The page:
The coefficient of friction (COF) measurements were performed following the procedure set forth in ASTM D1894-95 except for the wet COF determination. Test samples were cut from the palm area of each glove and were taped to the sled using adhesive tape so that the tapes did not come into contact with the friction fixture surface. To measure wet COF, 10-20 ml of distilled water was added onto the friction fixture surface and the sled with the wrapped sample films was placed onto the wet fixture. The wet kinetic COF was calculated by dividing the average of the load force over the travel distance by the weight of the sled. The relative effects on the coefficient of friction of the different ingredients in the powder-free dispersion are illustrated in Table 2 below.

TABLE 2
PU Blend-Silicone-
Powder-Free Wetting Agent-
Dispersion PU Blend PU Blend/Silicone Bacote 20
TSC (weight %) 2.5 2.5 2.5
Dry COF 1.169 0.515 0.370
Wet COF 0.830 0.741 0.638

Table 2 shows that the coefficient of friction of a glove surface coated with the powder-free coating disclosed in the invention, i.e. crosslinked polyurethane impregnated with silicone is significantly superior to those comparative example gloves that were coated with an uncross-linked polyurethane blend alone or uncross-linked polyurethane blend/silicone.

Comparative testing also demonstrates that the lowest coefficient of friction for the inventive gloves was obtained when Bacote 20 was used as the cross-linker. These results are summarized below in Table 3 where each entry represents a glove prepared by coating the interior of the glove with a polyurethane dispersion comprised of a polyurethane blend, wetting agent, silicone and crosslinker at a total solid content (TSC) of 2.5% to yield a glove with an inner coating comprised of a crosslinked polyurethane impregnated with silicone. Cymel 325 is a methylated melamine-formaldehyde available from Cytec Industries, Inc., and QZ-43 is a polyfunctional aziridine available from K. J. Quinn and Co, Inc.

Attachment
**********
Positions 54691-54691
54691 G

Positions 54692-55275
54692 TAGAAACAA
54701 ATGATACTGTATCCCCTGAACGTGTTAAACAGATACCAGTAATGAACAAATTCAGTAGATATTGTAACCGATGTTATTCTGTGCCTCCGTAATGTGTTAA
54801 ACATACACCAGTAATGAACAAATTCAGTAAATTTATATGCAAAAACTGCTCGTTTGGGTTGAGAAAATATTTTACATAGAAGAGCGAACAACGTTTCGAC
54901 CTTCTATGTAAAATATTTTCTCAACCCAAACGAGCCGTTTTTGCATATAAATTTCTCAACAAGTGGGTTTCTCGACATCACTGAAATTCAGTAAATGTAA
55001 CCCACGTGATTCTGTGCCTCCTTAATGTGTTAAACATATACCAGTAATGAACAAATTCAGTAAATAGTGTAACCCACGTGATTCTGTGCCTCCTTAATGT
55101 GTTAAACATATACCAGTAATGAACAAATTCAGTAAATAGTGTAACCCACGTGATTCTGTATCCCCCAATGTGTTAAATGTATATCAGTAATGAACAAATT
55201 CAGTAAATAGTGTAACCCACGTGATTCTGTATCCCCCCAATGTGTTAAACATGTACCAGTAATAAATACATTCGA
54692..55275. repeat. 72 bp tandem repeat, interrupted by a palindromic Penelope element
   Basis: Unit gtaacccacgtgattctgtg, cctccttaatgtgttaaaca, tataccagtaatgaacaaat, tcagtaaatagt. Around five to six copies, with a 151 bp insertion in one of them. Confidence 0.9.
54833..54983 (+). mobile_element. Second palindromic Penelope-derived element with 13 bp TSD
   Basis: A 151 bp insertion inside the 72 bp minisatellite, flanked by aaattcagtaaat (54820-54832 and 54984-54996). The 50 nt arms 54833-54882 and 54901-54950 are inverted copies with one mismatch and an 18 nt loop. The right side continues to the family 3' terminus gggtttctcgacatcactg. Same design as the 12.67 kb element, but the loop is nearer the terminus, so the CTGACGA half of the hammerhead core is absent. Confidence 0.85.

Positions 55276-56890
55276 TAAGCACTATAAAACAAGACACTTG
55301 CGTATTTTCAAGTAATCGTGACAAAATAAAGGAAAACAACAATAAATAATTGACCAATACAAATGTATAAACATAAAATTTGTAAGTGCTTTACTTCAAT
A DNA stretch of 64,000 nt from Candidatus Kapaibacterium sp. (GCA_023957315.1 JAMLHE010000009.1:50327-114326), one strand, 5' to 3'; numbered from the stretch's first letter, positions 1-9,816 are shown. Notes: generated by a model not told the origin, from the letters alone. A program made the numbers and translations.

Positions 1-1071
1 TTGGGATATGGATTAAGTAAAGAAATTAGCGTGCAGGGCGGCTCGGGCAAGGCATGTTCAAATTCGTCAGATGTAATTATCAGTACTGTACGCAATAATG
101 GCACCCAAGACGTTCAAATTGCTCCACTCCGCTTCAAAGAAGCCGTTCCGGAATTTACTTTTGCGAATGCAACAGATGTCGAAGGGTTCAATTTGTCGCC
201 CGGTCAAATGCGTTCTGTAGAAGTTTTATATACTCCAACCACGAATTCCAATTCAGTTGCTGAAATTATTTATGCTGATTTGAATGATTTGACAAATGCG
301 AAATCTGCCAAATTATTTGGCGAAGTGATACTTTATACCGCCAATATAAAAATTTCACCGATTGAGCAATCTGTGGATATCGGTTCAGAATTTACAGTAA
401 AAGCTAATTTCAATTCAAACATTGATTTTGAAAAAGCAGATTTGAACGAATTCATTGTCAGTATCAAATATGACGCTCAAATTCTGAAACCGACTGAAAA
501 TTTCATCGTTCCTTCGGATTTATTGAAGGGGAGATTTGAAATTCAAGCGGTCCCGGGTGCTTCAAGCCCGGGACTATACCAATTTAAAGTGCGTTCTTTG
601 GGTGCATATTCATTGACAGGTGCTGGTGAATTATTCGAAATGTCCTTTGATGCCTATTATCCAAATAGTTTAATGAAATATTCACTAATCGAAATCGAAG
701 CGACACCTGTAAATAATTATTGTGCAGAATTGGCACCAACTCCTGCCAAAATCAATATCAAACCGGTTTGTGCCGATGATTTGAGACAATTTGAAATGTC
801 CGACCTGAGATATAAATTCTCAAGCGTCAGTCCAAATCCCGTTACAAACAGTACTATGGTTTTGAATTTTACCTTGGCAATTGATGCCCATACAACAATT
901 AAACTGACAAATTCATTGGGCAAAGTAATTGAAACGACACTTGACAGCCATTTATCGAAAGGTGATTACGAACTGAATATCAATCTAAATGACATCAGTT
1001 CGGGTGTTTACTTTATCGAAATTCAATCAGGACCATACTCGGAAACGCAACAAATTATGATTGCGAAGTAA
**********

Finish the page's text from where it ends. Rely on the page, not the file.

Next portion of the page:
TABLE 3
Crosslinker Bacote 20 Cymel 325 QZ-43
Dry COF 0.370 0.572 0.554
Wet COF 0.638 0.803 0.882

The adhesion of the coating was also evaluated qualitatively. In this test, the coated glove surface was stretched to more than 500% and the coating was rubbed repeatedly using the thumb. The coated surface was then visually examined for coating flakes and powdery substances. The adhesion of the coating was rated qualitatively on a scale of 1 to 5, 1 being the worst with the entire coating flaking off the rubber substrate and 5 being the best with no visual appearance of powdery substance on the surface of the glove. Using this test, the adhesion of the inventive coating is quite good with a rating of 4 to 4.5 on a scale of 5 (where about 4 to about 4.5 is the adhesion value exhibited by commercially available glove coatings)

The gloves fabricated in accordance with the present invention may be prepared as follows. A mold in a contoured shape of a glove is first oven dried and then dipped into an alcohol or water-based coagulant dispersion comprising calcium nitrate, powder (calcium carbonate or cornstarch), wetting agent and water or alcohol (for alcohol based coagulant dispersion). The coagulant layer deposited on the glove former is then dried. The glove former is then dipped into the compounded natural rubber or synthetic elastomer and a film of the rubber or synthetic elastomer is coagulated on the glove former. While still on the former, the layer of coagulated natural rubber or synthetic elastomer is optionally leached with water and then dipped into a powder-free dispersion comprising a polyurethane dispersion, a wetting agent, a silicone emulsion, a cross-linker, stabilizers and water as set forth in Table 1 above. The former carrying the polyurethane-dispersion coated natural rubber or synthetic elastomer is then cured in an oven. The former is removed from the oven and the coated glove is then stripped from the former.